I often think back to our Home educating days when the children were younger and things seemed a little simpler.
Yea – I know it’s hard to believe it’s simple right now if you’ve got a complex life with younger ones. And maybe those former days weren’t simpler as I imagine – they were just different!
Anyway, instead of the parent/child relationships we had then we now have parent/adult relationships, with best friend thrown in too.
These adult relationships, with those little girls featured in ‘A Funny Kind of Education’, are something I truly treasure. We love spending time together, we have a giggle together, they still share, and trust my support and – dare I say – wisdom! And I theirs; they teach me a lot too!
Recently someone sent me a lovely comment and expressed the hope that their own relationship with their little ones would turn into the adult ones we have now.
It made me wonder what it was that got us to this point, whether there were particular elements of parenting that aid the process.
I would say the answer lies in the elements of any relationships and is not necessarily to do with children; there’s not one rule for kids and another for grown-ups, as some seem to think. It’s just about being together and caring for one another in respectful ways.
So I came up with what I considered to be the five most important elements of our parenting, and home educating, in fact, of any relationship:
Respect – Children learn this by demonstration, by your respectful behaviour. They need to be shown the same respect as you expect from them, as you’d wish them to show to others, as you show to others. It’s derived from listening, responding, care, compromise, tolerance, talking, give and take and understanding on a mutual basis. Also from self-respect. And it has to be consistent.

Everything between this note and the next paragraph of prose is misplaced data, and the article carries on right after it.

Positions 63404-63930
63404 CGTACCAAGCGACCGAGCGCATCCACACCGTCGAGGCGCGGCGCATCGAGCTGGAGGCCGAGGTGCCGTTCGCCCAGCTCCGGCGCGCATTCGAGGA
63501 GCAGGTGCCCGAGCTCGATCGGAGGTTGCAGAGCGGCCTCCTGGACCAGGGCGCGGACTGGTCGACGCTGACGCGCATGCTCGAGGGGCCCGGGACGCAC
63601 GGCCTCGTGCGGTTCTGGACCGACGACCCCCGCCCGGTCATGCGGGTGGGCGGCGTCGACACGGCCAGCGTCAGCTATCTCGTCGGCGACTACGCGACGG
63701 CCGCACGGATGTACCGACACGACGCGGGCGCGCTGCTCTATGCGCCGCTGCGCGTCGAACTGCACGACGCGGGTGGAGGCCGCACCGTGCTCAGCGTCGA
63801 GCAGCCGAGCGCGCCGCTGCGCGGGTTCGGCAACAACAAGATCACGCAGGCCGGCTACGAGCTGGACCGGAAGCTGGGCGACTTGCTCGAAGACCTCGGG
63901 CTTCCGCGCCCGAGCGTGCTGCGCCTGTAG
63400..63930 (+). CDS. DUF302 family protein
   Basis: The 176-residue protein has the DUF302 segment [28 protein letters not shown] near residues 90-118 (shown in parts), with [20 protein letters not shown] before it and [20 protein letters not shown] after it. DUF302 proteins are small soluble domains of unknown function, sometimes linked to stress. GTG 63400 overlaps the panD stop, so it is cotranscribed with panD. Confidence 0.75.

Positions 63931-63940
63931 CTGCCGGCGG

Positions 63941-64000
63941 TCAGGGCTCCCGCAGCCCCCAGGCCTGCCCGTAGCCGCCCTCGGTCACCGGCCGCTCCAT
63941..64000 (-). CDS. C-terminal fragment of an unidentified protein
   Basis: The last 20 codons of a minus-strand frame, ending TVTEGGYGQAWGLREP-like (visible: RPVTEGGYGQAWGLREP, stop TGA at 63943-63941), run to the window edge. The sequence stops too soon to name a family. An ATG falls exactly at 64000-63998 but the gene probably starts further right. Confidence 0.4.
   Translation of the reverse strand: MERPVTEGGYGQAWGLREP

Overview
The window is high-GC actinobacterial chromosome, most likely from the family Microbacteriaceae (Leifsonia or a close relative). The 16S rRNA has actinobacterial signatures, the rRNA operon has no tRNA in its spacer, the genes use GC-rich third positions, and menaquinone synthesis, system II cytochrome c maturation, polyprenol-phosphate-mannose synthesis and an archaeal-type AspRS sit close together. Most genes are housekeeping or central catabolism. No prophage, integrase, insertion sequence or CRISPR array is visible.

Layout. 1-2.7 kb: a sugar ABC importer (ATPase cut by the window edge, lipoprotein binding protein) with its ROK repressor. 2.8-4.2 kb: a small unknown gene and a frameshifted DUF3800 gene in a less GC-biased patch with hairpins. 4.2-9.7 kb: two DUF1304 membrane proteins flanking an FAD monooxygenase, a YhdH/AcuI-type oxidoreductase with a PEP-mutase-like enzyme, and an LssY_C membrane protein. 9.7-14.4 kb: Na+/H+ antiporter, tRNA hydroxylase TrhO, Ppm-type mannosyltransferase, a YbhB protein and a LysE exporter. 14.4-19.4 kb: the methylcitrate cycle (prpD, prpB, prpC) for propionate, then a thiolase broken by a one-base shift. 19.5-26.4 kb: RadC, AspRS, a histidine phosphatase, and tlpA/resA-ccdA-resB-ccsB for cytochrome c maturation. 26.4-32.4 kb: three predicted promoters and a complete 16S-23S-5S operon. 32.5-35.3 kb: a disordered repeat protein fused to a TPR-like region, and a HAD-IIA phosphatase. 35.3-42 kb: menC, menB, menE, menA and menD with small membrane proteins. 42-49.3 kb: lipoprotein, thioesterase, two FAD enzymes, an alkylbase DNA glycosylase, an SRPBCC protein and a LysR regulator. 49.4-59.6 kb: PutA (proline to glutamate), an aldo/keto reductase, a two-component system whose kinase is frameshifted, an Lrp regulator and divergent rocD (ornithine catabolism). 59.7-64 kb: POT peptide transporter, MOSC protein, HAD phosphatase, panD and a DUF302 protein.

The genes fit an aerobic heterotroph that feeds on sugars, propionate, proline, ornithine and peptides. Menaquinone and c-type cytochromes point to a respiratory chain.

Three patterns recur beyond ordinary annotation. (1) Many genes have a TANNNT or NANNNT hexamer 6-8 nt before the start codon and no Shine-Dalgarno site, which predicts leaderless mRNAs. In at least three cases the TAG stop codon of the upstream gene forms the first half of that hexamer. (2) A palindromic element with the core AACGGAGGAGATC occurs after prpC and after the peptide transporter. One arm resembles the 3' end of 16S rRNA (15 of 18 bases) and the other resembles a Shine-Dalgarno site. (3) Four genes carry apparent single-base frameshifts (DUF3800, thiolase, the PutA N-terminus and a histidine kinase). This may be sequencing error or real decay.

Honesty – Children know when we are not honest. They learn their honesty from us. They need to be able to trust us. You have to be brave to be honest, find ways to explain even if it’s difficult. We are all human; make mistakes, get it wrong. We can admit it. Apologies work wonders. But you always have to be fair even when it’s hard. This will earn their respect too.
Communication – Always communicate, share, explain, inquire, request, listen. All relationships are based on communication whoever they’re between. Even the tiniest moments of communication can have enormous impacts. They also show you care for and respect them.
Space – It’s okay to have space from the children, as we would want space from any family members! It is not a reflection of how much we love our kids if we want to have some time away from them, just as it’s not a reflection of love for a partner if we want time apart! Space from each other helps each identify who they are.
Balance – I don’t think extremes in any aspect of life are healthy. Rules are sometimes helpful, sometimes not. Everything we do with our children – or with any relationship – should always be up for scrutiny, review and refreshment within the perspective of what we learn as we all grow together. We need to balance things like saying no with saying yes, being firm when it’s important with being able to compromise, being a playmate, being a protector. You balance many hats as a parent, the way you behave as you do so can make or break your relationship with your children and the adults they’ll become.
And of course everything here is based in LOVE. I took it for granted that element would be there anyway!